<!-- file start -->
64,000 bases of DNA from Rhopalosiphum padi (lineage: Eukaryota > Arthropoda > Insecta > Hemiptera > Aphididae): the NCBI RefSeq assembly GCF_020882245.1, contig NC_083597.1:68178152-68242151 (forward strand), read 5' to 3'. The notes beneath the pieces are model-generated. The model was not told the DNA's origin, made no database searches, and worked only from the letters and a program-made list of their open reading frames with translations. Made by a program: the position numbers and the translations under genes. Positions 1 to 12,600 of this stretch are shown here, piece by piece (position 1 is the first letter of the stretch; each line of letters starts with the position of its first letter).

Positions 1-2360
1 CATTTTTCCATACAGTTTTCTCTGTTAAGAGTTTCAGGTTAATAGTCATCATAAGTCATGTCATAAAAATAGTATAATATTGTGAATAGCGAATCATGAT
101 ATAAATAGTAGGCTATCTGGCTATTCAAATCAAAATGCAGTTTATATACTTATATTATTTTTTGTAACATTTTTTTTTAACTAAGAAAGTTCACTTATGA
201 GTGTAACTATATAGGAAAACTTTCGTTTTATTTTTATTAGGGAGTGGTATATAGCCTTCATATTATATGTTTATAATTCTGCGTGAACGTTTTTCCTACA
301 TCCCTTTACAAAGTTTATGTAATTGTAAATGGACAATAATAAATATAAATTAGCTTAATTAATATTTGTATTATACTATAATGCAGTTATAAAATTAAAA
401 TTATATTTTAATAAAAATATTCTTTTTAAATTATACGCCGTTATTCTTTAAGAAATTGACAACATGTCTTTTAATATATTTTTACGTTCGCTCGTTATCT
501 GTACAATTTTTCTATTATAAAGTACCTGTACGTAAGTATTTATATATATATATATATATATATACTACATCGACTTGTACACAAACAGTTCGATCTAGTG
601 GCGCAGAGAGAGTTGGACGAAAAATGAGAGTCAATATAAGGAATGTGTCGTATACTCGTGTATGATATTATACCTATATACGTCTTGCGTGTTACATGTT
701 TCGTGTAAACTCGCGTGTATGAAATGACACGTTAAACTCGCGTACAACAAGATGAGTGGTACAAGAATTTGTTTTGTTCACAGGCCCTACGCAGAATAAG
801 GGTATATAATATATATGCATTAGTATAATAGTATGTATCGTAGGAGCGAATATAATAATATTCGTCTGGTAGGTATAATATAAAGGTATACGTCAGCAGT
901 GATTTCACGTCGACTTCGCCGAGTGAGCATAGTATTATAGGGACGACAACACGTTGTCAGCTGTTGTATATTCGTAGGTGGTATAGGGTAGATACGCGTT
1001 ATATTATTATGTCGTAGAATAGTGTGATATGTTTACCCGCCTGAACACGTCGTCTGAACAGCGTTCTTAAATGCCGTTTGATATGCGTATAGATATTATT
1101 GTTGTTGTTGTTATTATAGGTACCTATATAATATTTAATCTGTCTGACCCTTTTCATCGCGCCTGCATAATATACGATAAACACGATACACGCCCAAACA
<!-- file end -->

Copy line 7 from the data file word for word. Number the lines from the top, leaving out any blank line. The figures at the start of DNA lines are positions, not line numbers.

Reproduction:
401 TTATATTTTAATAAAAATATTCTTTTTAAATTATACGCCGTTATTCTTTAAGAAATTGACAACATGTCTTTTAATATATTTTTACGTTCGCTCGTTATCT